Cinema Lumiere - Sala Officinema/Mastroianni > 18:15


André Antoine
Introduced by

Hervé Pichard (La Cinémathèque française) and Arianna Turci (Cinémathèque Royale de Belgique)

Piano accompaniment by

Stephen Horne, drums accompaniment by Frank Bockius


Wednesday 29/06/2022


Original version with subtitles


Film Notes

The film was restored in 4K in 2022 by La Cinémathèque française, in collaboration with Cinémathèque Royale de Belgique with the support of Hiventy. The restoration work was carried out using an incomplete nitrate print preserved at the Cinémathèque Royale de Belgique and the original negative preserved in the Cinémathèque française collections. Most of the intertitles were rewritten based on a script held at Bibliothèque nationale de France. The typography was reconstructed in line with a copy of L’Arlésienne, another of André Antoine’s films.

André Antoine is one of those filmmakers who contributed to developing the grammar of silent cinema with a very particular approach, which was to get as close as possible to filming that which is real, by avoiding studios and grappling with reality and using the best in natural décor. The cinematic language he developed and constructed during his short filmmaking career offers up authentic and powerful images. Following in the footsteps of naturalism and his ideological hero Émile Zola, whose social engagement he also admired, in 1921 Antoine made an adaptation of La Terre, a novel he had previously adapted for the stage. Over several years, the filmmaker shot images through the changing seasons, images that metamorphosed over time into the countryside of Romilly-sur-Aigre. In this way, he strove to produce his own brand of realism and freedom of tone. Antoine’s direction exposes the living conditions of rural people in a way that is brutal and raw. He highlights the vital importance of this land, which is the object of greed and disputes. Obsessed by the visceral need to possess it, everyone fights over it at the cost of enormous sacrifices. The critics of the day were full of praise when the film was released. Congratulations were extended to the actors for their fitting portrayal and to Antoine for having taken on the challenge of adapting such a complex work of literature. On 3 September 1921, Paul de la Borie wrote in the review “La Cinématographie française”, that this adaptation, which had stirred up suspicion of the government, “displays a touch of diplomacy, discretion and tact that should be lauded above all else.”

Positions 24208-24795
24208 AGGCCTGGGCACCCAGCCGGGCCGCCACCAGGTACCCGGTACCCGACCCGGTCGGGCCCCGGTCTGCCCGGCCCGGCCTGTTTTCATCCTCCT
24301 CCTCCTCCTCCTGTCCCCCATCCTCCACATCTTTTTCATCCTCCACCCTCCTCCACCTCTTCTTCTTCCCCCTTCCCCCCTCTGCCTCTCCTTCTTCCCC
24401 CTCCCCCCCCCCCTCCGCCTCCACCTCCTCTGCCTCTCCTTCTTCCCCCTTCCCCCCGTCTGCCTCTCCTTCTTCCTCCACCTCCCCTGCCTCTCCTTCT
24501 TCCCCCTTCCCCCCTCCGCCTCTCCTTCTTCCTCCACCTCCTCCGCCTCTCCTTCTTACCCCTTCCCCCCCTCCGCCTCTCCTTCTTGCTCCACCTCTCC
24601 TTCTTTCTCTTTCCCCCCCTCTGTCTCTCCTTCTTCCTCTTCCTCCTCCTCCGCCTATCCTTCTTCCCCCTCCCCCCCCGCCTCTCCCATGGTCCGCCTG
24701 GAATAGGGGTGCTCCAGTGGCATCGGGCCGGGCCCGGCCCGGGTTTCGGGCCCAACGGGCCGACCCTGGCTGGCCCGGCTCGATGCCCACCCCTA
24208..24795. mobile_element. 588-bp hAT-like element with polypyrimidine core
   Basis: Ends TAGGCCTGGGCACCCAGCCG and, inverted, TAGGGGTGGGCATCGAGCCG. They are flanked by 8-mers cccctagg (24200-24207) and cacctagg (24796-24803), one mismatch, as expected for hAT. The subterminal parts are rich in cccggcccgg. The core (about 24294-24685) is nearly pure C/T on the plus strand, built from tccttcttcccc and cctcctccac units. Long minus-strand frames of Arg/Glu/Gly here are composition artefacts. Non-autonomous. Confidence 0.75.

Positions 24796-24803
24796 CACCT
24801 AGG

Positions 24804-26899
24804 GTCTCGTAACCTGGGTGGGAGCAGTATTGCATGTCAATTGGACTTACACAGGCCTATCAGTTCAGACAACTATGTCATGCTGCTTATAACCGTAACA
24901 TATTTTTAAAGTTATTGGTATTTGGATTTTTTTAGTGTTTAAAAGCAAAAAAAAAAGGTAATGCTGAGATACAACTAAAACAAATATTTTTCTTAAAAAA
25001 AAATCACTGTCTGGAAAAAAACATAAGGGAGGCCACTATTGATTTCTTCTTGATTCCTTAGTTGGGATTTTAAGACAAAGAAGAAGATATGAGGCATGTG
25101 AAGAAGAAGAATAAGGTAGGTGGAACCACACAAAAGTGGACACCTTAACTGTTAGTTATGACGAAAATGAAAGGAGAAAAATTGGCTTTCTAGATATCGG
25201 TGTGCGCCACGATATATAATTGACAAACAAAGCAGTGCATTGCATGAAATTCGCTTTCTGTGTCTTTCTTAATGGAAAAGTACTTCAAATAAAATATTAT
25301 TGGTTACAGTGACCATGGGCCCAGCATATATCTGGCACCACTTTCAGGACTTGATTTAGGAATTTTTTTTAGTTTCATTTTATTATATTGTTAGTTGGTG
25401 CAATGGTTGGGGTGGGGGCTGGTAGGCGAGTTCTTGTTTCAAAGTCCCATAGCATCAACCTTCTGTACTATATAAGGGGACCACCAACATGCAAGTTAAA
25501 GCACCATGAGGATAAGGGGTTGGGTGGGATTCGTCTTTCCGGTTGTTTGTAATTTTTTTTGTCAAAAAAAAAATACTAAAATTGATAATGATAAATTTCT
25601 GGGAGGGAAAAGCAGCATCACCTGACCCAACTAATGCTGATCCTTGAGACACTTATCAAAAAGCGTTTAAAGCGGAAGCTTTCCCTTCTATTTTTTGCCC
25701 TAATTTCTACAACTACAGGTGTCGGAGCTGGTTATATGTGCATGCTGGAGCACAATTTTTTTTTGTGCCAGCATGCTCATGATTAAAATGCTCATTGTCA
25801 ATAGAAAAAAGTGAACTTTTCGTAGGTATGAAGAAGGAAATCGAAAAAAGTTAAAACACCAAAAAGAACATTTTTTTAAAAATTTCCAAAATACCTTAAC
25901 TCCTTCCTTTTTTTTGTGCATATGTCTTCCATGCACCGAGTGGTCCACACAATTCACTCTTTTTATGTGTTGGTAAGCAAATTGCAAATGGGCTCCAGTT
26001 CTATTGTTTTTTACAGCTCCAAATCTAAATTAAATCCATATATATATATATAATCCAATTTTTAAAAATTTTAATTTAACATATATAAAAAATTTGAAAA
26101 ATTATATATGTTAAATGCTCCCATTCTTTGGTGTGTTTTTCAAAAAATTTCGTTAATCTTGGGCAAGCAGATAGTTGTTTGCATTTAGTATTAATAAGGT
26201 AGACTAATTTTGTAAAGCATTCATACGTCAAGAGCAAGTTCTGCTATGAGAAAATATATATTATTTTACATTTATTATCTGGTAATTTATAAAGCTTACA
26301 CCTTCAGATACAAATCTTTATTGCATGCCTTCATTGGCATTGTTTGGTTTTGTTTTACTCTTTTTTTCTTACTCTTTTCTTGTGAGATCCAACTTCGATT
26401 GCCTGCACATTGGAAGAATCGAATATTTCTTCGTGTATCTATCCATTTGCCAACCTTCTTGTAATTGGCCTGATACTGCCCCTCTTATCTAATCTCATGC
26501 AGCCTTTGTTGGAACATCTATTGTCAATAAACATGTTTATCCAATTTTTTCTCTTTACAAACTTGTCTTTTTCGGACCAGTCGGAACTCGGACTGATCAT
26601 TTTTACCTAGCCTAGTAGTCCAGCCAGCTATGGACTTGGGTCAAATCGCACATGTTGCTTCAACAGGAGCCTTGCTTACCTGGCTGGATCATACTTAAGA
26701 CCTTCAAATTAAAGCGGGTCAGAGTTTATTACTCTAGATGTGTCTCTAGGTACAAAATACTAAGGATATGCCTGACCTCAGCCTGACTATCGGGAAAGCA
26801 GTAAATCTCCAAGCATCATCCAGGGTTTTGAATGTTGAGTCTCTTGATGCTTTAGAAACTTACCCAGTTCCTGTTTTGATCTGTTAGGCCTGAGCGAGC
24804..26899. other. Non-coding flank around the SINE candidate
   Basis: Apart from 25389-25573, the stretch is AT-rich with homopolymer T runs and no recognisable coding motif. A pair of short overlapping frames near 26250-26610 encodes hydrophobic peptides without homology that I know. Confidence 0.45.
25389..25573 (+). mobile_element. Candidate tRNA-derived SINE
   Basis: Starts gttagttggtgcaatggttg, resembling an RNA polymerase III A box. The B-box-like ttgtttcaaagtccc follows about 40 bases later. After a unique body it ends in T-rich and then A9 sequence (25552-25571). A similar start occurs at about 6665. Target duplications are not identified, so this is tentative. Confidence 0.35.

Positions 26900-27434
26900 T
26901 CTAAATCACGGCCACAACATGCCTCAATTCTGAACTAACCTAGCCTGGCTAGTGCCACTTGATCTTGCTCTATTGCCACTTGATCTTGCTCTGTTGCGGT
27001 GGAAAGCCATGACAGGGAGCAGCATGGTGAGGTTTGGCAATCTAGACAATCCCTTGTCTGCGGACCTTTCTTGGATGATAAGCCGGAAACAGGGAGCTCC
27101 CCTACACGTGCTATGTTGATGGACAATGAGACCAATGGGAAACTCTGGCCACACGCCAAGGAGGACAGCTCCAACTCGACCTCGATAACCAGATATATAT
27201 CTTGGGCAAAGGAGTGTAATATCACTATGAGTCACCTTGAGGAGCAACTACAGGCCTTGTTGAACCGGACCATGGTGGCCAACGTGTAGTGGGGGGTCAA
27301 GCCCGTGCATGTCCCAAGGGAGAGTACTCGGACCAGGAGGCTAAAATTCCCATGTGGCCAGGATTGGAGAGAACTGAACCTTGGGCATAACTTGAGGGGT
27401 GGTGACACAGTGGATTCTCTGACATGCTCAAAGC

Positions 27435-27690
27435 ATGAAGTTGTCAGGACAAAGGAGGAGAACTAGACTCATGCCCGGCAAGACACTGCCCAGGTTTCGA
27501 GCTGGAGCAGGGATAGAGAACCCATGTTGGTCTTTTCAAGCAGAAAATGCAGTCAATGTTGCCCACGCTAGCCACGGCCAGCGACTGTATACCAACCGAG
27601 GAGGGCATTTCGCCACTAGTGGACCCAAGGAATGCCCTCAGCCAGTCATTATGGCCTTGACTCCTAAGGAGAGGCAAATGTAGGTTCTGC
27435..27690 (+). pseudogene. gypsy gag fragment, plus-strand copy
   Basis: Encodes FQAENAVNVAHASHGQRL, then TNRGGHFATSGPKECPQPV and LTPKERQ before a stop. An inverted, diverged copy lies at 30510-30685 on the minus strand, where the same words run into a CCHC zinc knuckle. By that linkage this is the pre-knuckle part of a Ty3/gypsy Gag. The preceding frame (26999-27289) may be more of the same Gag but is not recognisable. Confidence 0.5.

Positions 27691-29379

Arianna Turci, Noémie Jean and Hervé Pichard

Cast and Credits

Sog.: from the novel of the same name (1887) by Émile Zola. Scen.: André Antoine. F.: Paul Castanet, Léonce Henry Burel, René Gaveau. Ass. regia: Julien Duvivier. Int.: Germaine Rouer (Françoise), Armand Bour (papà Fouan), René Alexandre (Jean), Jean Hervé (Louis ‘Buteau’), Berthe Bovy (la Trouille), Jeanne Briey (Lise), Jeanne Grumbach (‘la Cognette’), René Hiéronimus (‘Nénesse’). Prod.: Société Cinématographique des Auteurs et Gens de Lettres. DCP. D.: 92’. Bn.